You could be making a difference and not know you’re making a difference

Jeremy 43:49
you could. So that sounds like a nice place to round up

Gillyanne 43:53
think it’s a good place to stop

Jeremy 43:54
Yes, I’m going to say that today’s episode is sponsored by Vocal Process and we have a featured resource today which is Webinar 4, Finding the YOU in Every Song, and this is a downloadable streaming video, which is an hour of Gillyanne and I showing you various exercises, chatting to all sorts of things, we analyse five completely different song performances, two songs, five performances, completely different and what makes them work and what makes them successful.

Gillyanne 44:23
And they’re different genres aren’t they?

Jeremy 44:23
The two songs are different genres. But interestingly, the singers of each song are different genres as well.

Gillyanne 44:30
So they’re coming from different backgrounds

Jeremy 44:32
Completely. And we also give you five things that matter most to you when you sing. And what’s fascinating about this is when you choose one of them that may not be the one that you love the most, it will change the way you sing the song. So I’m not going to say any more than that check out Webinar 4, Finding the YOU in Every Song, and that’s on https://store.vocalprocess.co.uk/Webinars and that link will be in the show notes at the end. I’m going to say to you as well to remember to subscribe to this podcast on your favourite platform. We are listed on here we go, Apple Podcasts, Stitcher, Google Podcasts, Deezer, Spotify, Podcast Addict, Podchaser, Listen Notes, Overcast, PocketCast, Castro, Castbox and iHeartRadio and probably some more that I don’t know about. Check out the YouTube channel as well Vocal Process or https://YouTube.com/VocalProcess because we are videoing these podcasts now I don’t tend to put the videos out until several days after we put the podcast out, but the video will be there so you can see the faces that we pull at each other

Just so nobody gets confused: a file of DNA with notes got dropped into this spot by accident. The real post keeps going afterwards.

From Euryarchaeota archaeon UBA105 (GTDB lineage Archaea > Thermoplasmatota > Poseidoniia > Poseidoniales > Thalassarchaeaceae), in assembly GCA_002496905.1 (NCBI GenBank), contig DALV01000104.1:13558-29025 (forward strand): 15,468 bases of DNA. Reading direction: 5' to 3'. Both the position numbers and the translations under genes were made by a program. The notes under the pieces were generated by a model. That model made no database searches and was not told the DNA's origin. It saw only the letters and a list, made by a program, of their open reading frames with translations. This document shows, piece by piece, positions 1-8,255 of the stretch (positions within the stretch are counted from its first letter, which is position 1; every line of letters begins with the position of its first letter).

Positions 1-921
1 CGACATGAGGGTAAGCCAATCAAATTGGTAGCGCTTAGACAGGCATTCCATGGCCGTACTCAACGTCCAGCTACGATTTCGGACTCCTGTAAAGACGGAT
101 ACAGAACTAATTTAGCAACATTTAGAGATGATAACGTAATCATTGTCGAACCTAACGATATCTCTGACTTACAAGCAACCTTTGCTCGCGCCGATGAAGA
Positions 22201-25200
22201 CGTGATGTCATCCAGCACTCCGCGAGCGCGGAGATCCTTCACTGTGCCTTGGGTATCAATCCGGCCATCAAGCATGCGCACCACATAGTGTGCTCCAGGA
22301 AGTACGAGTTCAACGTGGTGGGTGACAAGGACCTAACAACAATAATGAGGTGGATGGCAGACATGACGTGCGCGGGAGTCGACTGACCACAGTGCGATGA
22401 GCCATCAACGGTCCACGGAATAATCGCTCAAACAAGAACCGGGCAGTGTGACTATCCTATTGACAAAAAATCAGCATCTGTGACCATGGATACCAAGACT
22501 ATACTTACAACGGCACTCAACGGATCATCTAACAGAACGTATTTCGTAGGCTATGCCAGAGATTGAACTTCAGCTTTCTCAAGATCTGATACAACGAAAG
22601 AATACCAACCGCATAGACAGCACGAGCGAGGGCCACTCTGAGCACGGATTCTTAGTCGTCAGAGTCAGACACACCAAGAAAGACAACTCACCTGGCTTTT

Gillyanne 45:41
and the strobing on my outfit today

Jeremy 45:43
Yep, and and also subscribe to our newsletter which is https://vocalprocess.co.uk and finally, download your free build your own tilting larynx template on https://vocalprocess.co.uk/build-your-own-tilting-larynx. That’s fun. We’ve used we actually use that still in our courses. We’re running a course next week that we’re going to be using it in. We’ve sent it out to people, so yeah!

Gillyanne 46:10
But it’s full.

Jeremy 46:13
Yeah, sorry, course is full can’t come not doing it again until 2021. So we are done.

Gillyanne 46:20
We are done.

Jeremy 46:20
Great. And we’ll see you and hear you and talk to you next time.

Gillyanne 46:24
Yeah, look forward to your feedback.

Jeremy 46:26
Yep.

Announcer 46:39
This is a Voice, a podcast with Dr. Gillyanne Kayes and Jeremy Fisher.